Respondent has no rights or legitimate interests in the disputed domain name as Respondent has not provided evidence nor proven that it is commonly known by the disputed domain name, nor has Complainant authorized or licensed Respondent to use the PATRICIA ARQUETTE Mark. Respondent has no relationship, affiliation, connection, endorsement or association with Complainant.

Further, Respondent fails to use the disputed domain name in connection with a bona fide offering of goods or services or a legitimate noncommercial or fair use because Respondent uses the disputed domain name to resolve to a landing page containing sponsored pay-per-click links and also offers the disputed domain name for sale. Where a respondent’s use of a disputed domain name is to offer it for sale, the respondent fails to make a bona fide offering of goods or services or a legitimate noncommercial or fair use under Policy ¶¶ 4(c)(i) or (iii).

Accordingly, the Panel finds that Policy ¶ 4(a)(ii) has been established by Complainant.

Registration and Use in Bad Faith

First, Respondent registered and is using the disputed domain name in bad faith because Respondent is attempting to attract, for commercial gain, Internet users to Respondent’s own website by creating a likelihood of confusion with Complainant’s mark as to the source, sponsorship, affiliation, or endorsement of the content thereon. Bad faith under Policy ¶ 4(b)(iii) can be found where a respondent uses a confusingly similar domain name to disrupt the Complainant’s business by diverting users to a disputed domain name that resolves to a website with pay-per-click links. See DatingDirect.com Ltd. v. Aston, FA 593977 (Forum Dec. 28, 2005) (“Respondent is appropriating Complainant’s mark to divert Complainant’s customers to Respondent’s competing business. The Panel finds this diversion is evidence of bad faith registration and use pursuant to Policy ¶ 4(b)(iii).”). Furthermore, bad faith under Policy ¶ 4(b)(iv) can be found where a respondent uses a confusingly similar domain name to falsely indicate an association with the Complainant. See Xylem Inc. and Xylem IP Holdings LLC v. YinSi BaoHu YiKaiQi, FA 1612750 (Forum May 13, 2015) (“The Panel agrees that Respondent’s use of the website to display products similar to Complainant’s, imputes intent to attract Internet users for commercial gain, and finds bad faith per Policy ¶ 4(b)(iv).”). Here, Respondent created a likelihood of confusion with Complainant and its PATRICIA ARQUETTE Mark by registering a disputed domain name that incorporates in its entirety Complainant’s PATRICIA ARQUETTE Mark. Respondent’s use of the disputed domain name resolves to a website that displays hyperlinks that resolve to third-party websites related to the actor Patricia Arquette.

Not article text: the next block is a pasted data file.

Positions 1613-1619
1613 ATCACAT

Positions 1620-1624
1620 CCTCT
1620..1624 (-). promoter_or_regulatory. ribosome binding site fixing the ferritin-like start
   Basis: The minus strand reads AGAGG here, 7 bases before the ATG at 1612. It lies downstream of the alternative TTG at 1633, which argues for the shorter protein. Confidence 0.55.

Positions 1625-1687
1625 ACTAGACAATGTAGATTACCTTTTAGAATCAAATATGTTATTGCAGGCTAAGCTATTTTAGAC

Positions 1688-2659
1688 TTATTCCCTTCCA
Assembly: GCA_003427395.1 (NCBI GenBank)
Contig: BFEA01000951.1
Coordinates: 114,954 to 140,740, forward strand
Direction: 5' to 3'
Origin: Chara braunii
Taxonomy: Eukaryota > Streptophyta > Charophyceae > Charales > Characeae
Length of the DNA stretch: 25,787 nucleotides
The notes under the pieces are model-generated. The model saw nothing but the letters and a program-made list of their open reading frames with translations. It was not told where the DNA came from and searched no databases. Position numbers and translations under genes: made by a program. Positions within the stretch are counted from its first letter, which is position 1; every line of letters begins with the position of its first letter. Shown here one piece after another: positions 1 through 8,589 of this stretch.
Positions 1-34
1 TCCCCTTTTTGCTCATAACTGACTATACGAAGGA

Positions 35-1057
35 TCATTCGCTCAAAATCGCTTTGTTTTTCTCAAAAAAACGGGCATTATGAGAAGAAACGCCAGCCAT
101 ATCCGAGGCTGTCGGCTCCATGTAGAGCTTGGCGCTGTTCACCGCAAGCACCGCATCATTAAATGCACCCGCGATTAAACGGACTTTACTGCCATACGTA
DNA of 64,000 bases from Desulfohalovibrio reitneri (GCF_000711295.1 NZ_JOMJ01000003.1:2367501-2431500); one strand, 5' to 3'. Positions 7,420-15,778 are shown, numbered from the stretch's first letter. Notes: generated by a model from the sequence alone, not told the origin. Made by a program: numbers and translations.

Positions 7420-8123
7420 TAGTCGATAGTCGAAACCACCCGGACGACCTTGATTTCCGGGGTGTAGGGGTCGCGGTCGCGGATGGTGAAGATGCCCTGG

Second, Respondent registered and is using the disputed domain name in bad faith because Respondent made a general offer to sell the domain name. A general offer for sale can evince bad faith under Policy ¶ 4(b)(i). See Capital One Financial Corp. v. haimin xu, FA 1819364 (Forum Jan. 8, 2019) (“A general offer to sell a domain name can be evidence the respondent intended to make such an offer at the time it registered the name, supporting a finding of bad faith per Policy ¶ 4(b)(i).”). Here, Complainant provides a screenshot of the disputed domain name’s resolving website which displays the message “This domain may be for sale. Click here for more info.” Therefore, the Panel finds that the offer to sell the disputed domain name indicates bad faith registration and use under Policy ¶ 4(b)(i).

Third, in light of the fame of PATRICIA ARQUETTE, the actor, and the PATRICIA ARQUETTE Mark, it is inconceivable that Respondent registered the disputed domain name without actual knowledge of Complainant’s rights in the mark. Registering a domain name with knowledge of another’s rights may be indicative of bad faith under Policy ¶4(a)(iii). See iFinex Inc. v. xu shuaiwei, FA 1760249 (Forum Jan. 1, 2018) (“Respondent’s prior knowledge is evident from the notoriety of Complainant’s BITFINEX trademark as well as from Respondent’s use of its trademark laden domain name to direct internet traffic to a website which is a direct competitor of Complainant”); see also Google Inc. v. Ahmed Humood, FA1411001591796 (Forum Jan. 7, 2015) (“This Panel makes that inference; Respondent has actual knowledge of Complainant’s mark at the time of domain name registration based on the fame of Complainant’s GOOGLE mark and Respondent’s use of one of the disputed domain names to detail Internet domain name registration and maintenance services related to and in competition with Complainant.”). Here, the use of the disputed domain name’s resolving website to display pay-per-click links related to Patricia Arquette and motion pictures indicates that Respondent had actual knowledge of Complainant’s rights in the PATRICIA ARQUETTE Mark and therefore registered the PATRICIA ARQUETTE Mark in bad faith under Policy ¶ 4(a)(iii).

Finally, since Respondent fails to make active use of the disputed domain name, the use of the disputed domain name passively indicates bad faith per Policy ¶ 4(a)(iii). See Regions Bank v. Darla atkins, FA 1786409 (Forum June 20, 2018) (“Respondent registered and is using the domain name in bad faith under Policy ¶ 4(a)(iii) because Respondent uses the domain name to host an inactive website.”).

Accordingly, the Panel finds that Policy ¶ 4(a)(iii) has been established by Complainant.

DECISION

Having established all three elements required under the ICANN Policy, the Panel concludes that relief shall be GRANTED.

Accordingly, it is Ordered that the <patriciaarquette.com> disputed domain name be TRANSFERRED from Respondent to Complainant.

Lynda M. Braun, Panelist

Dated: May 10, 2020